Quantitative analysis of tissue morphology and biomarkers with convolutional neural networks for improve prognostics of prostate cancer
Deep learning is a technique that is currently mostly used in generic computer vision tasks like image classification. In contrast to traditional image analysis algorithms often applied in medical imaging, deep learning does not require engineers to manually design discriminative features to be extracted from the data. Instead, deep learning systems learn the features which are most discriminative directly from the data itself.
Based on the digitized PLCO prostate whole-slide images and tissue micro-arrays we will train deep convolutional neural networks to directly predict the patient outcome with respect to biochemical recurrence and prostate cancer-related death based on H&E-stained cancer cores. This will allow us to specifically characterize the morphological features which are relevant for assessing prognosis. The prognostic features obtained by this automated system will be compared to the standard Gleason grading of the tissue performed by pathologists via Cox proportional hazard modelling. This allows us to asses whether computationally obtained features could potentially serve as an addition to manual human grading in assessing prostate cancer prognostics. In addition, we will evaluate an existing algorithm based on convolutional neural networks that can fully automatically predict the Gleason grade of this specimen relative to manual grading on this dataset (https://arxiv.org/abs/1907.07980).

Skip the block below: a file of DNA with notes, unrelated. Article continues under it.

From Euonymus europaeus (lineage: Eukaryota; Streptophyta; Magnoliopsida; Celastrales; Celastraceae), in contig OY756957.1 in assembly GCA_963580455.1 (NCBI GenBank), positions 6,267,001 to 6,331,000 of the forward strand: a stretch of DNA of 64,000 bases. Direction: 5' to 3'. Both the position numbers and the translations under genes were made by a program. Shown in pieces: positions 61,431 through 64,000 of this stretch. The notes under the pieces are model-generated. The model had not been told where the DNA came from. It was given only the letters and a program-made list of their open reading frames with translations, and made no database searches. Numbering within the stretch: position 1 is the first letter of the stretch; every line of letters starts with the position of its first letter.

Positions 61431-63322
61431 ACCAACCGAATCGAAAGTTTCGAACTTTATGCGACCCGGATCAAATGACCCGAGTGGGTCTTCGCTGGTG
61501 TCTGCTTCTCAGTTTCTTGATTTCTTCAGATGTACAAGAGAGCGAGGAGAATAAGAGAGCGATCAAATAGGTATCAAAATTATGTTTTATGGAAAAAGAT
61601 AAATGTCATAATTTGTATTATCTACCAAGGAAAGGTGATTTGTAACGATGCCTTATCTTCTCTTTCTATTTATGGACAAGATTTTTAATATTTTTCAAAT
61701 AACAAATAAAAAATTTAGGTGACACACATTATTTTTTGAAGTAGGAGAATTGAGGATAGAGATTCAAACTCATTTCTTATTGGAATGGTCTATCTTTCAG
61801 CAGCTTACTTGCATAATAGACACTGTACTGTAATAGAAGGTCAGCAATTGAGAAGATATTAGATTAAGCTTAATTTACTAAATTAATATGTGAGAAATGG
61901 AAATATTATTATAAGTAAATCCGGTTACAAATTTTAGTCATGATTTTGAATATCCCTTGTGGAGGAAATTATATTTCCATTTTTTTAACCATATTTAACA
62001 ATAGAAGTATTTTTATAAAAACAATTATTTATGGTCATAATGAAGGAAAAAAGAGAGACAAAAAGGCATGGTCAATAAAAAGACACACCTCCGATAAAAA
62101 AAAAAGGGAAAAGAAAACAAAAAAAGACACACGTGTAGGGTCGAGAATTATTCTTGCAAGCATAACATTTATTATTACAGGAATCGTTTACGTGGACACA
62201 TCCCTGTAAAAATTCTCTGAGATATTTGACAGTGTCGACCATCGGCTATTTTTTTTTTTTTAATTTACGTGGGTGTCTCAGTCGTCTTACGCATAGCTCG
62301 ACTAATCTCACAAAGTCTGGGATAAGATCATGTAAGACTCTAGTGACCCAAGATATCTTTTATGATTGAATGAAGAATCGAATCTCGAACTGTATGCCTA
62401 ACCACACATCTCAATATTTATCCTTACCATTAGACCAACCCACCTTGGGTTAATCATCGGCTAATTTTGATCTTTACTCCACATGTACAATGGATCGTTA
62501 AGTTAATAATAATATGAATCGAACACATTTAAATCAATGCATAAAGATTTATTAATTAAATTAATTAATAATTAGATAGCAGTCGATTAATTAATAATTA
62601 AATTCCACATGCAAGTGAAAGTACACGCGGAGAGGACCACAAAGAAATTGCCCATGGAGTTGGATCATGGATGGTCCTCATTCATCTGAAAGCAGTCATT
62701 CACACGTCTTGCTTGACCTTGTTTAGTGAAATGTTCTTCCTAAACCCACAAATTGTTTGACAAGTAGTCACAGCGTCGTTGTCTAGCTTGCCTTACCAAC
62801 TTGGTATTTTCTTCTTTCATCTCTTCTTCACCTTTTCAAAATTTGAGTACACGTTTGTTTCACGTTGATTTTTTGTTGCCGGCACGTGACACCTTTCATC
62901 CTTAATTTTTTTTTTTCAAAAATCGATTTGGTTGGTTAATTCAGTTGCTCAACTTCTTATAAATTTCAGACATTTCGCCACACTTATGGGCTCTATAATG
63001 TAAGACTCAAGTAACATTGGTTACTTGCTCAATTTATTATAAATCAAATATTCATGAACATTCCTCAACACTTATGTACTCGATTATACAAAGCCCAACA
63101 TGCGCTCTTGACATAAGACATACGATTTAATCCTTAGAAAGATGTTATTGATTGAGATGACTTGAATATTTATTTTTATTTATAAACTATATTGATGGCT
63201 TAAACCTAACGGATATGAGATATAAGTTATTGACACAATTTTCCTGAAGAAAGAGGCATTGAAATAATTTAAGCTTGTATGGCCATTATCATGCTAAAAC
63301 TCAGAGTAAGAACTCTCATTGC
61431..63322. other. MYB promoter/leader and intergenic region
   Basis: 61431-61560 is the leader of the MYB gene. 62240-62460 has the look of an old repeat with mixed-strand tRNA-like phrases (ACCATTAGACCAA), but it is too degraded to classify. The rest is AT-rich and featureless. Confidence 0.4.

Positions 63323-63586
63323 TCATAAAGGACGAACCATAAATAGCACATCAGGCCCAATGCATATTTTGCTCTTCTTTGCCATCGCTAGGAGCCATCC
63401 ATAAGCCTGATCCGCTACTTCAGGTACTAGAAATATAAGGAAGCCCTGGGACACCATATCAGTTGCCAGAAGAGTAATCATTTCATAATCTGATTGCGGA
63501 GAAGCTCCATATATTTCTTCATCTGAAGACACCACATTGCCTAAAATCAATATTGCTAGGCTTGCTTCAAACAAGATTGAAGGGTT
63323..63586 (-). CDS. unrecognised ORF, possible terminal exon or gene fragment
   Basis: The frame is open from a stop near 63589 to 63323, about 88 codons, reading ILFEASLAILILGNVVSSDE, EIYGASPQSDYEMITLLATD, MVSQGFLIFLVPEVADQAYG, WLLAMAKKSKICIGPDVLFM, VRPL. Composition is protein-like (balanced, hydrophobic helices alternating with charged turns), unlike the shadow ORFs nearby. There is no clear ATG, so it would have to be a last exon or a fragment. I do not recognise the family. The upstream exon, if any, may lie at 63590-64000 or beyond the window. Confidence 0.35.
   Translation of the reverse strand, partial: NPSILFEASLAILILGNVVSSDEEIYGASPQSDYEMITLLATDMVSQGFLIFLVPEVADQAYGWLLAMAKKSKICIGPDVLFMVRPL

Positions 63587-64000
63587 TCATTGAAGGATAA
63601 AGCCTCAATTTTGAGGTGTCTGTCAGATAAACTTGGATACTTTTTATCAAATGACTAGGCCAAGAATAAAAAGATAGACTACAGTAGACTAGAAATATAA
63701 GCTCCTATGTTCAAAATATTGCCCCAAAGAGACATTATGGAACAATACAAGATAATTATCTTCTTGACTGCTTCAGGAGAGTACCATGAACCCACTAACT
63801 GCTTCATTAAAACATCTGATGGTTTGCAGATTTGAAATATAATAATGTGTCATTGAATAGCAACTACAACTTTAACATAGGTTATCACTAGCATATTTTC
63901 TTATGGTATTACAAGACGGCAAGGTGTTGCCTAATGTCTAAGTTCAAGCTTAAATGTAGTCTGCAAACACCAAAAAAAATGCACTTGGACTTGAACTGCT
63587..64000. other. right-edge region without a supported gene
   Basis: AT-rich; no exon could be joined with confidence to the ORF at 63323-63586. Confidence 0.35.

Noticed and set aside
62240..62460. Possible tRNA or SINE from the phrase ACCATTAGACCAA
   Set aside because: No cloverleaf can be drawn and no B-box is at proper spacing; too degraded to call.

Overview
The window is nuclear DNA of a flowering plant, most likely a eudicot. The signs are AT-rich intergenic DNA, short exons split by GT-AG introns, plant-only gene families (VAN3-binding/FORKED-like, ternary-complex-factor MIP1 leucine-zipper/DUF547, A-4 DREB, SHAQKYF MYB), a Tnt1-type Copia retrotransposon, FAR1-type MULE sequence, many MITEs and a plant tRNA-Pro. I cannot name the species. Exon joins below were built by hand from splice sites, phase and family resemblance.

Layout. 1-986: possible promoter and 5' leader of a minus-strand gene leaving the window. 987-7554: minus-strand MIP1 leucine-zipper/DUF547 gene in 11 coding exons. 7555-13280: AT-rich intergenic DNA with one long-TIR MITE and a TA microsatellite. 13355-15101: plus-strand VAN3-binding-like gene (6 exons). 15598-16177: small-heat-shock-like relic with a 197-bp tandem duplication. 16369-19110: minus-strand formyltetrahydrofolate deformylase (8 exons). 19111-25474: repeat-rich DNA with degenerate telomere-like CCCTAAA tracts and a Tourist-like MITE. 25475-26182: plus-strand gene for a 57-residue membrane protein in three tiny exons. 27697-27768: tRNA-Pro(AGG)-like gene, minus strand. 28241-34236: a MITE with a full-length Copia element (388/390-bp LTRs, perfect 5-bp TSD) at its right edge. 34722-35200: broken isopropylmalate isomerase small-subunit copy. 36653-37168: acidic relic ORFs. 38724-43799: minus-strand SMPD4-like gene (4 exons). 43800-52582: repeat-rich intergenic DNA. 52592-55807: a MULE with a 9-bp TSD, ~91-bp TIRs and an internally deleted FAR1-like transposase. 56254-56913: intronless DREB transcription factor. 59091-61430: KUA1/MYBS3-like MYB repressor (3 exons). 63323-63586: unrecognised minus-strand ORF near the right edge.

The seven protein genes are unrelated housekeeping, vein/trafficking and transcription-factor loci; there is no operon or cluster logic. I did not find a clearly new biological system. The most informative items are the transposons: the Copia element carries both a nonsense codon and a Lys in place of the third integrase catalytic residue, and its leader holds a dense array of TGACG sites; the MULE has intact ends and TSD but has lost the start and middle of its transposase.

- Assess the predictive power of an existing automated Gleason grading system in terms of Cox proportional hazard modelling to predict biochemical recurrence
- Compare this predictive power to manual Gleason grading by experienced pathologists
- Directly predict biochemical recurrence based on tumor tissue morphology without explicitely predicting Gleason grades
- Compare this direct model to the automatic and manual Gleason grading models
Wouter Bulten, MSc, Radboud University Medical Center, Nijmegen, the Netherlands
Jeroen van der Laak, Radboud University Medical Center, Nijmegen, the Netherlands
Christina Hulsbergen - van de Kaa, PhD, LabPON, Hengelo, the Netherlands